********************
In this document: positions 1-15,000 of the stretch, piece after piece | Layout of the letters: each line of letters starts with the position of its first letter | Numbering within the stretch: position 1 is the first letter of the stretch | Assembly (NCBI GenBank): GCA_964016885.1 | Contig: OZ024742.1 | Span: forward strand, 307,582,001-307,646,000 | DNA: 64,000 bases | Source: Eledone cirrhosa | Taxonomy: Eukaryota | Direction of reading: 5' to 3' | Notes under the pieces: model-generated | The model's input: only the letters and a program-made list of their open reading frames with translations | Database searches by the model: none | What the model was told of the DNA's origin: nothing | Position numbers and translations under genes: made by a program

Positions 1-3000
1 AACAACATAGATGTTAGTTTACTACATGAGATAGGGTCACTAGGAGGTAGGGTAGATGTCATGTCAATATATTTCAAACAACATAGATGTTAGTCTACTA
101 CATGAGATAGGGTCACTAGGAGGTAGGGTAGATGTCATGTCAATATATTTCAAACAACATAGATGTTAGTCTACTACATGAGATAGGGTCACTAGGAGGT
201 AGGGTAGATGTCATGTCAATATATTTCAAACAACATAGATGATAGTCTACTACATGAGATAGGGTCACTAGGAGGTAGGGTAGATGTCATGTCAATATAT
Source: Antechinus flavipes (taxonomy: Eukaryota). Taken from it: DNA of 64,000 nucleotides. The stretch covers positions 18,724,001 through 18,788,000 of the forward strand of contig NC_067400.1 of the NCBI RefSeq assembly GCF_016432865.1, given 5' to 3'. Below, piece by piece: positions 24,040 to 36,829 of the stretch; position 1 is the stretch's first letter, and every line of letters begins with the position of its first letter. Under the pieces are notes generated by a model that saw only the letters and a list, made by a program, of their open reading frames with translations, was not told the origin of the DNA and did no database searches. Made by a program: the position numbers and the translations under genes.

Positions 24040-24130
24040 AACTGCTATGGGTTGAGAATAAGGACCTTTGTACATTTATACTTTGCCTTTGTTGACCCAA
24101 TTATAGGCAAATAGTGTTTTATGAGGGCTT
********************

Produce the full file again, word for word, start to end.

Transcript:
In this document: positions 1-15,000 of the stretch, piece after piece | Layout of the letters: each line of letters starts with the position of its first letter | Numbering within the stretch: position 1 is the first letter of the stretch | Assembly (NCBI GenBank): GCA_964016885.1 | Contig: OZ024742.1 | Span: forward strand, 307,582,001-307,646,000 | DNA: 64,000 bases | Source: Eledone cirrhosa | Taxonomy: Eukaryota | Direction of reading: 5' to 3' | Notes under the pieces: model-generated | The model's input: only the letters and a program-made list of their open reading frames with translations | Database searches by the model: none | What the model was told of the DNA's origin: nothing | Position numbers and translations under genes: made by a program

Positions 1-3000
1 AACAACATAGATGTTAGTTTACTACATGAGATAGGGTCACTAGGAGGTAGGGTAGATGTCATGTCAATATATTTCAAACAACATAGATGTTAGTCTACTA
101 CATGAGATAGGGTCACTAGGAGGTAGGGTAGATGTCATGTCAATATATTTCAAACAACATAGATGTTAGTCTACTACATGAGATAGGGTCACTAGGAGGT
201 AGGGTAGATGTCATGTCAATATATTTCAAACAACATAGATGATAGTCTACTACATGAGATAGGGTCACTAGGAGGTAGGGTAGATGTCATGTCAATATAT
Source: Antechinus flavipes (taxonomy: Eukaryota). Taken from it: DNA of 64,000 nucleotides. The stretch covers positions 18,724,001 through 18,788,000 of the forward strand of contig NC_067400.1 of the NCBI RefSeq assembly GCF_016432865.1, given 5' to 3'. Below, piece by piece: positions 24,040 to 36,829 of the stretch; position 1 is the stretch's first letter, and every line of letters begins with the position of its first letter. Under the pieces are notes generated by a model that saw only the letters and a list, made by a program, of their open reading frames with translations, was not told the origin of the DNA and did no database searches. Made by a program: the position numbers and the translations under genes.

Positions 24040-24130
24040 AACTGCTATGGGTTGAGAATAAGGACCTTTGTACATTTATACTTTGCCTTTGTTGACCCAA
24101 TTATAGGCAAATAGTGTTTTATGAGGGCTT